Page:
You just finally got back home from a long week out on the road with your RV. You may have managed to charge the batteries a few times along the way, but those last few days did not allow you to do so. This means that the batteries in your RV are more or less dead.
Realistically, if you don’t plug in the RV in now, you won’t be going anywhere anytime soon. But hey, your dryer plug looks about the same size as the plug for your RV, so you can probably plug it in there, right?
Can you plug your RV into your dryer outlet? It’s a question many people have, one we are here to discuss.
RV Plugs and Dryer Plugs
When it comes to the question of whether or not you can plug your RV into the dryer outlet in your home, the answer is a resounding no. We will do our best right now to explain why you cannot plug your RV into your dryer outlet. First off, if we are talking about houses and apartments, the main electricity panel is usually going to have 240 volts.
This is then most often divided into 3 circuit feeds, a 240 volt circuit feed for the kitchen range and dryer, a 120 volt feed for things like toasters, lights, and wall plugs, and a 120 volt GFI circuit to shut off all electricity when a special event occurs, such as a hair dryer being dropped in the bathtub.
Now, the next important note to keep in mind is that most of your normal household electrical consumption is going to involve 120 volts AC, with some larger appliances, such as your dryer, requiring 240 volts AC.
Most RVs need to be plugged into a 120 volt AC plug with 30 Amp service. As you might recognize, the dryer outlet plug has twice as many volts running through it as what an RV needs. Sure, the dryer plug is designed to be very large, so that nothing else can fit it, but RV plugs look more or less the same.
However, just because the plugs look the same, does not mean that they run on the same voltage level. The bottom line is that if you try and plug a 120 volt RV line into a 240 volt dryer outlet, you will overload the RV’s batteries and most likely damage them. You may even cause some kind of short circuit to occur, and in the worst case scenario, a fire.
The bottom line is that the 120 volt RV plug is not compatible with a 240 volt dryer receptable, so don’t try it, because it will not end well.
Hooking Your RV UP to Your Home Electrical System
With all of the above being said, it is still possible to plug your RV into your home electrical system, but just not into the dryer plug as is. The most important thing to keep in mind is that you will most likely need a special kind of adaptor for the power levels. Your RV will most likely need a 50- or at least a 30-amp hookup, because the normal plugs in your home probably won’t have enough power.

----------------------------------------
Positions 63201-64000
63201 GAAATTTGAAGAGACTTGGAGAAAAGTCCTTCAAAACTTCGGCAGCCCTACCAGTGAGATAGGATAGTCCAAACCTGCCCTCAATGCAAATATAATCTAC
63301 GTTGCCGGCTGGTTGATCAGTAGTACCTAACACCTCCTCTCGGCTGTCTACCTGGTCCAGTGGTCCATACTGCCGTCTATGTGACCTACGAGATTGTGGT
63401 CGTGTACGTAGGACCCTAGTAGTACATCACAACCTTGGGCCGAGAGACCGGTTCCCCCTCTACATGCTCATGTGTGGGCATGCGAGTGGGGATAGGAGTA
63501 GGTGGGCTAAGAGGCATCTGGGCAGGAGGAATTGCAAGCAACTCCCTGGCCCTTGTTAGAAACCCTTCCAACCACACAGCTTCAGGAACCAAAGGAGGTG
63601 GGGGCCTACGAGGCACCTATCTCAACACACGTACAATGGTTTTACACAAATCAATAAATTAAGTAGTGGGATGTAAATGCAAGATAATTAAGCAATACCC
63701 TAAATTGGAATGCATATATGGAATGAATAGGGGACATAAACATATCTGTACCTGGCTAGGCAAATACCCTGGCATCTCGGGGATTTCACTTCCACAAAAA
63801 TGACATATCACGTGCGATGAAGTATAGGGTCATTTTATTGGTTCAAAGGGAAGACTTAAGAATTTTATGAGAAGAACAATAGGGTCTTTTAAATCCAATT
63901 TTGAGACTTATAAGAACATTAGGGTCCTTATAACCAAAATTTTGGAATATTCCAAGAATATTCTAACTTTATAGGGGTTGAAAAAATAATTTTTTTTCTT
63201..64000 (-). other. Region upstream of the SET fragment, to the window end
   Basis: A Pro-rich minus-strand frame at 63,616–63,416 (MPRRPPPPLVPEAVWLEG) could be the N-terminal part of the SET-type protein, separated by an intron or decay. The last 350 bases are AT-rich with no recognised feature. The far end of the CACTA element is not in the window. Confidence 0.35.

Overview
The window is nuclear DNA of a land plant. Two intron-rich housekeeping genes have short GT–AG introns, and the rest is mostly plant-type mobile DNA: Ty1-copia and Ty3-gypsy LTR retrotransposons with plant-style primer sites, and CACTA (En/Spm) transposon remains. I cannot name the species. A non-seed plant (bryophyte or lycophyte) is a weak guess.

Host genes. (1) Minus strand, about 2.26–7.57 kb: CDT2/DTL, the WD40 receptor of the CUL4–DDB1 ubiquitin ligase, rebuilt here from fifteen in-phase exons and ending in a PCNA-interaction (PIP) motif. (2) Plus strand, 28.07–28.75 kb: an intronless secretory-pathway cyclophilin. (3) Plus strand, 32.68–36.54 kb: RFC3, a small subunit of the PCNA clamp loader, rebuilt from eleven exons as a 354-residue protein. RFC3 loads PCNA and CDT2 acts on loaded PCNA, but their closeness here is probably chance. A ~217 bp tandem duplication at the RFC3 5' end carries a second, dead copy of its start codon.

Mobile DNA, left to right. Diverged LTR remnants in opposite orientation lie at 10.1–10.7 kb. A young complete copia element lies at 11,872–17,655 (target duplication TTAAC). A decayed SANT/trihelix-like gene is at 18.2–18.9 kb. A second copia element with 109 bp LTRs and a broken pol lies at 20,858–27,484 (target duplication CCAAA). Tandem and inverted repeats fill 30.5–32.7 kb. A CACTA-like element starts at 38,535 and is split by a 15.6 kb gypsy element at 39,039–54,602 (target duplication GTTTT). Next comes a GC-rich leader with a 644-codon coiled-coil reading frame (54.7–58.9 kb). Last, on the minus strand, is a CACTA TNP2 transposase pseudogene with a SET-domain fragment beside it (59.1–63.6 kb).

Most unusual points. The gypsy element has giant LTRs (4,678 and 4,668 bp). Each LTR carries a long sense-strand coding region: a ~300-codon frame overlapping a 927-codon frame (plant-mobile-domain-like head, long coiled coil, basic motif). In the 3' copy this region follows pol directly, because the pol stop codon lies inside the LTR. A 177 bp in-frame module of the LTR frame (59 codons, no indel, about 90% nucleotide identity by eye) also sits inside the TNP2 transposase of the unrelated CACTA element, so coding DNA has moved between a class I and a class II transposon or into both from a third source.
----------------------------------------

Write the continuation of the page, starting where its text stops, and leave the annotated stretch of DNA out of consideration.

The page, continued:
Therefore, you will most likely need a 30/50 amp hookup, a special adaptor that you plug into your 3-prong wall outlet, which you then plug the RV into (via an extension cord). This will make sure that the power level is properly converted to meet the energy needs of your RV.
In most cases, you cannot just plug your RV into your home electrical system, and if you attempt to do so without the proper adaptor, you may run into some very large problems.
On a side note, a very important point is that whatever extension cord you are using, try to keep its length to a minimum. The longer that extension cord is, the higher the chances of it overheating, which is of course not good. Here are the steps you need to follow to plug your RV into your home electrical system.
- Connect the required adaptor to your home electricity system.
- Ensure that all electrical appliances inside the RV are turned off.
- Turn the breakers in your home off.
- Plug the extension cord into the RV and then into the adaptor to the electricity system.
- Turn the breakers back on and allow the RV batteries to charge.
A Note on Running Appliances
Another important point of note here is that there are some appliances in your RV that you should never run while charging it through your home electricity system. If you are charging your RV using your home electrical system, to avoid any possible damage or overheating, appliances such as AC units, heaters, hair dryers, microwaves, toasters, and toaster ovens should not be on.
So, can you plug your RV into your dryer outlet? When all is said and done, the bottom line is that you cannot plug your RV into your dryer outlet. This is a very bad idea, and you may very well end up causing damage to the RV’s batteries and to the circuitry in your home.
Keep in mind that there are ways to make some modifications so you can plug your RV into your home electrical system, but this does need to be done right.